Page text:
We live in a physical world. It has been like this for years now, but now with the over-stimulation from mainstream media, attention to the physical has never been more prevalent. We compare ourselves to individuals we see on Instagram, magazines, and in movies. “I wish I had her body.” “Why can’t I look like him?” The comparison loop spins around and around in our minds until we find ourselves in a state of self-loathing.
Like most people, I have struggled with feeling confident in the skin I am in. When I was younger, I thought I was too skinny. “Eat a hamburger!” said kids on the playground. The thing is, I was eating hamburgers. I was eating pretty much everything in sight. As I got older, magazines told me I needed to lose weight. As an emotional eater, I never could get myself to diet, but I would make myself feel guilty if I ate something I believed to be “unhealthy.” I would force myself to work out in the hopes of counteracting the “forbidden” food I had eaten.
It wasn’t until I was pregnant with my son that I discovered for myself what it means to truly love and appreciate your body. When I was pregnant, I was so gentle with my thoughts toward my body. I viewed my stretch marks as proof of the beauty my body was creating and I was not afraid of eating one (or two) more cookies “for the baby”. I realized at that point that loving your body is appreciating it for what it can do, rather than how it looks.
I recently finished the book Body Kindness and have been recommending it to all of my loved ones, for it defines what it truly means to be healthy more eloquently than I ever could. Essentially, Body Kindness surrounds the idea that health can not be defined by a number on the scale. One’s health encompasses more than just the physical, but also the mental and spiritual. Physically, health is caring for what your body needs; truly listening to it. If your body is craving a salad then that is what your body needs. If your body is itching for a cookie, then you should eat the cookie and not feel guilty about it. The guilt we feel causes more mental harm than just eating the cooking could have caused physically.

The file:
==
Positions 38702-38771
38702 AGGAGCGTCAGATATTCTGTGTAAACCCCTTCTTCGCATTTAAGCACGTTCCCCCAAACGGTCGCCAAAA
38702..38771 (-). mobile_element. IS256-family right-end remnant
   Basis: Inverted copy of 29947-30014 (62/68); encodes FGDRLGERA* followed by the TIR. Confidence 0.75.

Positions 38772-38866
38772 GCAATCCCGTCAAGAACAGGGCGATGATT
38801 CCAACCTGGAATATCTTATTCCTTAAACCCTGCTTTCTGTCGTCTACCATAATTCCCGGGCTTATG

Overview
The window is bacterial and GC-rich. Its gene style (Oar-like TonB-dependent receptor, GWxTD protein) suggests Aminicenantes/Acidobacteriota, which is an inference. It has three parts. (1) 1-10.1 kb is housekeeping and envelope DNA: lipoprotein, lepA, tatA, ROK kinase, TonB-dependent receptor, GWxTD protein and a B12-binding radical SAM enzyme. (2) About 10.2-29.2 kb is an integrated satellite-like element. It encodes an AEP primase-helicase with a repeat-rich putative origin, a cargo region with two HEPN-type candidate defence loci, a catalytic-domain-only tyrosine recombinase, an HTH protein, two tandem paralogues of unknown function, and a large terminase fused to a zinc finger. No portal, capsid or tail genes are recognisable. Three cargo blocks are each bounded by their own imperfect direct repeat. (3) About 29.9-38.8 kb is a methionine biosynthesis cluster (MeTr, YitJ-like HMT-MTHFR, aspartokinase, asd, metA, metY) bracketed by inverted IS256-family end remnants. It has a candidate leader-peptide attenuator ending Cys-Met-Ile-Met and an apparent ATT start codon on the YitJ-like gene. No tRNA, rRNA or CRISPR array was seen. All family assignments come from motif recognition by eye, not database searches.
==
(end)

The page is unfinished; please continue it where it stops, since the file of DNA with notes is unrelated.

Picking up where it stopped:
Movement is also essential for one’s health. It is important to move your body out of love though. No more punishing workouts and exercise classes you hate. Welcome at least 15 minutes of loving movement a day whether it be yoga, dancing, walking, etc. With exercise, in order to maintain it as a healthy activity, it is important to note that the goal is never to look a certain way; the goal is to FEEL a certain way–more energized, stronger, or happier.
I highly encourage you to read Body Kindness to learn more about what it truly means to be healthy physically, emotionally, and spiritually. I also challenge you today to be mindful of your thoughts while searching Instagram. If you constantly find yourself playing the comparison game, it might be time to put the phone down and do something to show yourself love! Anytime I spot a negative comment in my head directed toward myself I stop, acknowledge the thought, and then tell myself three things I like about myself. Whether it is physical or not, it redirects my thoughts in a more positive and loving direction every time.
Adopting these beliefs has truly changed my self-esteem. I know longer fret about what my next meal or workout will be. I am not worried what size jeans I fit into, for I know I am giving my body the love and nourishment it deserves. I may not look like a swimsuit model and that’s ok–who does? It’s 2018, and while there is so much positive movement toward creating a completely accepting society, there is still so much work to do and it starts with YOU. It starts with us accepting and loving our bodies as they are before we can expect anyone else to do the same.
//Tell me about your journey to body acceptance. What is your definition of health?// Tell me in the comments below!